The Head - 

At the point (monad) all things come into being. In geometry neither a line nor a circle can be created without it. However due to the flawed pre-Galilean astronomy of the time the sun circled the earth. We know this to be wrong now, but Dee aligned the then belief with his symbol. Therefore the circle represented the sun's gyration around the central earth point. Entwined in the circle was of course the moon, also circling the earth. 

The Body - 

Represents the mystery of the elements, four stems that are also joined at their fulcrum. The cross also serves a quaternary function, upon which the theorem adds Pythagorean substance in the form of the Tetractys (a formula or sequence of numbers in triangular form that added up to the mystical number 10). Mathematically and numerically the cross was a symbol of perfection.

The Feet - 
As Aries Dee introduced a fire symbol, relating that in the alchemical practice of his symbol fire was a necessary component,

The entire figure could also be recognised by those versed in hermetic law as an alchemical process, complete in itself. Hermetically Dee summed his monad thus: The Sun and the Moon of this Monad desire that the Elements in which the tenth proportion will flower, shall be separated, and this is done by the application of Fire.

John Dee further involved the monad with astrological layers, proving that it was also formed from combinations of planetary symbols: Mercury, Venus, Mars, Jupiter, Saturn and elements of aries, sol and the moon. It was also a conjunction of Aries and Taurus. 

The Monas Hieroglyphicus is a dense and unfortunately obscure account of the symbol, however much one delves into numerological formulae, comparisons of the alchemic art and the symbol, along with geometric reasoning, interpretation et al. Other books of Dee's that explored the monad further have been lost. 

For those of you who wish to explore deeper I have provided a link by which you can access the Monas. 

Masters of Darkness - a BBC documentary about JD, featuring Alan Moore.

John Dee

Some believe that Dee was still working for Elizabeth and as he wandered Europe - he was in effect a spy.

Through their discourse Dee 'uncovered' a complete magical system with it's own language. He detailed everything in a scientific manner. 

Thursday, November 17, 2016

The Tree Of Life

Mayan world tree
The Mayan World Tree

In essence  the World Tree represents the universe. In Norse myth Yggdrasil, the sacred ash, joins the underworld and the higher realms of the gods. Within its branches are suspended  nine worlds, while various attendant animals and monsters gnaw at its leaves, roots and fruits it replenishes itself - each animal is a cosmological reference. 

The Norse weren’t alone in choosing the tree to symbolise such a powerful idea. The Mayan World Tree rose through the three spheres of existence. Egyptian, Mesopotamian and Altaic beliefs featured a seven-branched Tree Of Life. In the Egyptian version the Goddess of Destiny sat in the lower branches** and the tree was called ‘aam’ or ‘aama’.    For the Abakhan Tatars  a seven-branched birch tree grew atop an iron mountain. In Chinese mythology the Cosmic tree grew at the centre of the universe, where the perfect capital was to be found; this sacred tree united the Nine Springs with the Nine Worlds. The Irish Dindsenchus mentions huge trees marking the assembly place for the gods, who were linked with the fate and choice of legendary kings. The World Tree of the Yakut of Siberia was called Yryn-al-tojon.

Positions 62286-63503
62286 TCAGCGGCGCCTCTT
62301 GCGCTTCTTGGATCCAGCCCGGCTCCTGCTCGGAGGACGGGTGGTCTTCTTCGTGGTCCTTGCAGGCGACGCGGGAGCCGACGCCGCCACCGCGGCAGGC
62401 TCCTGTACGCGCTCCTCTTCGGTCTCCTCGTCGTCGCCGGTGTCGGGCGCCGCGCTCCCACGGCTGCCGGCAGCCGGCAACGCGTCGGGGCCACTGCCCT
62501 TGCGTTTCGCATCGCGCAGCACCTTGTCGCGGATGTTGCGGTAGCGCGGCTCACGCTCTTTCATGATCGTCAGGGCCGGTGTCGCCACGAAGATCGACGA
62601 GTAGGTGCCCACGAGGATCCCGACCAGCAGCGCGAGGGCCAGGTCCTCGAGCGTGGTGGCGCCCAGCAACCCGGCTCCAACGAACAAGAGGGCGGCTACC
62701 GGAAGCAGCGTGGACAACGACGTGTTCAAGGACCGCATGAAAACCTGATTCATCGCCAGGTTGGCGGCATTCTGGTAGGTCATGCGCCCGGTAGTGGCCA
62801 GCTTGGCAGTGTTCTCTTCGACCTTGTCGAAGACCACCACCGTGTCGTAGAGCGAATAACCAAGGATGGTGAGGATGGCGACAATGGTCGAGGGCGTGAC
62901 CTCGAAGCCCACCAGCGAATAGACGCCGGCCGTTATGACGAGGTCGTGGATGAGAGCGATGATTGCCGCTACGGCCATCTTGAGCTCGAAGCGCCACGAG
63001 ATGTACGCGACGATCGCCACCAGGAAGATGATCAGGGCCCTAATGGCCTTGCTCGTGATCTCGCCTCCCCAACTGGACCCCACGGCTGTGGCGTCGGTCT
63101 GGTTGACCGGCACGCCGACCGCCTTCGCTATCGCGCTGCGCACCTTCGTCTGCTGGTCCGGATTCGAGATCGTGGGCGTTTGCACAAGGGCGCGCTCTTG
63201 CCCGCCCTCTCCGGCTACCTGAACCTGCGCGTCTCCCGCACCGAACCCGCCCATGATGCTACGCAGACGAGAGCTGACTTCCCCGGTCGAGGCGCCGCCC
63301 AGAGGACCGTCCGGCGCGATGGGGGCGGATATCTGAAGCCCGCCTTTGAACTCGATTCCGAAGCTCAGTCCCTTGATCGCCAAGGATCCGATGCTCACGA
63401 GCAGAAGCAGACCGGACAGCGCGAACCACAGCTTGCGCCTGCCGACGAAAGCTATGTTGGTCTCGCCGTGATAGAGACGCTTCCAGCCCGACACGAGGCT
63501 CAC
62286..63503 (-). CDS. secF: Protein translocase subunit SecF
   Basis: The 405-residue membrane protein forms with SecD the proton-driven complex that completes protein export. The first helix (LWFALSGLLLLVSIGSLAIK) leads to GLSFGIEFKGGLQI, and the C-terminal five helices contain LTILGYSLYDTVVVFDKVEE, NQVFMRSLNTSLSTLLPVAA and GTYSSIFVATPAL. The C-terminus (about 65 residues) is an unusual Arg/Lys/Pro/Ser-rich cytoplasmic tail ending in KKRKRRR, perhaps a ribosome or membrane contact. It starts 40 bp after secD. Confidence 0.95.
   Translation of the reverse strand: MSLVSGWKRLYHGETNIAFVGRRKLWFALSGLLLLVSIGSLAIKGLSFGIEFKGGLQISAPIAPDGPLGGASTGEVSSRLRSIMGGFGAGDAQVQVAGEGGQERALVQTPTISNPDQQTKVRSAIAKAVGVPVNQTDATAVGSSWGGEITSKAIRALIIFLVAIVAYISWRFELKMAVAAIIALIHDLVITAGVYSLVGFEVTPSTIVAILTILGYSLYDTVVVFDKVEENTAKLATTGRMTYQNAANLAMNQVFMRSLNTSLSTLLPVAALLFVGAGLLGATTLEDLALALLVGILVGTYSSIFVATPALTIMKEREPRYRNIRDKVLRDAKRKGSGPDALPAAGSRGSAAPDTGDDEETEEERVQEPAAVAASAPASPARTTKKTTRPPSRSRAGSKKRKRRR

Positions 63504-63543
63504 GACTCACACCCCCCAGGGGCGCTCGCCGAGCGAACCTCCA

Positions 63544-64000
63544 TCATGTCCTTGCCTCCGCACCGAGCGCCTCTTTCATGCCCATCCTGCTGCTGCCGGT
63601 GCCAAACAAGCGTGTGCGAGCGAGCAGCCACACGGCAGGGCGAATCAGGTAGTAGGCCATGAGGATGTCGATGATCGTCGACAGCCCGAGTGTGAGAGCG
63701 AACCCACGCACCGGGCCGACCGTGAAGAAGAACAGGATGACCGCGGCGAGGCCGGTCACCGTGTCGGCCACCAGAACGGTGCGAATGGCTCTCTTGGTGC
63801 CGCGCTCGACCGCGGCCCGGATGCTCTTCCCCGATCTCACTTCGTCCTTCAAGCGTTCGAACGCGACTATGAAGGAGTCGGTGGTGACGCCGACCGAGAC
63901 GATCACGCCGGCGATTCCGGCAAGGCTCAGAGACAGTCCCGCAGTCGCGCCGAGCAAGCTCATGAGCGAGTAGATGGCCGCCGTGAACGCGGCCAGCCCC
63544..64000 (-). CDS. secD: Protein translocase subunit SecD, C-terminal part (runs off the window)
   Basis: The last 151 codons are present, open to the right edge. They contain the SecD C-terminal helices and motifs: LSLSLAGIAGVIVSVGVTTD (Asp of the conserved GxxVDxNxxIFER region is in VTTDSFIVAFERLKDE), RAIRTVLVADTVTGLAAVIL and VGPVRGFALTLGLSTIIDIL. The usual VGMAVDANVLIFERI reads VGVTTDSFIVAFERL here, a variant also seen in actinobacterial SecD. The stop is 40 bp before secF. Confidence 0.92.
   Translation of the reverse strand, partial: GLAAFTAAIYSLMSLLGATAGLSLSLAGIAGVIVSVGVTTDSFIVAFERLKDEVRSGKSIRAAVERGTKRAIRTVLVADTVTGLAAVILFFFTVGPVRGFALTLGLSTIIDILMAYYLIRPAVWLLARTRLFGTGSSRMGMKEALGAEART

Under the Universal Tree

Hindu philosophy makes  reference to a Pipal tree, also known as Ashvattha  (mentioned in Buddhist texts as the  Bodhi tree, under which the Buddha meditates).  In  The Mahabharata it is stated: ‘He who worships Ashvattha daily worships the whole universe.”  Indeed Krishna himself said: “Among all trees I am Ashvattha.” And in the Padma Purana: “Ah, there is nothing on earth as great as Vishnu in the form of an Ashvattha tree.” Even today Pipal trees are venerated by Hindus in areas of India. The trees are circled clockwise, wrapped in coloured cord and offered gifts of water, food, flowers, incense and lamps. As with many belief systems the whole is personified in the fragment.  

Its roots above, its branches below,
This is the eternal banyan* tree.
That alone is the bright! That is Brahman!
That alone is called the immortal!
On it all the worlds rest;
Beyond it no one can ever pass

Upanishads (trans. Patrick Olivelle)

While we’re on the subject of the ‘inverted tree’ I’ll mention that  the Lapps used to sacrifice an ox to an inverted tree (as a god of vegetation) - while in Hebraic tradition the Tree Of Life was inverted, as was  the Islamic Tree Of Happiness. An excavation of a site off the coast of Norfolk, dated to around 2000-2500BC, featured  fifty-five split oak trunks arranged in a circle around a central  inverted oak stump (buried in the ground). It became known as Seahenge and it was 'excavated' and preserved in 1999.

Traditional Saami drum from the 19th c
Traditional Saami drum from the 19th c.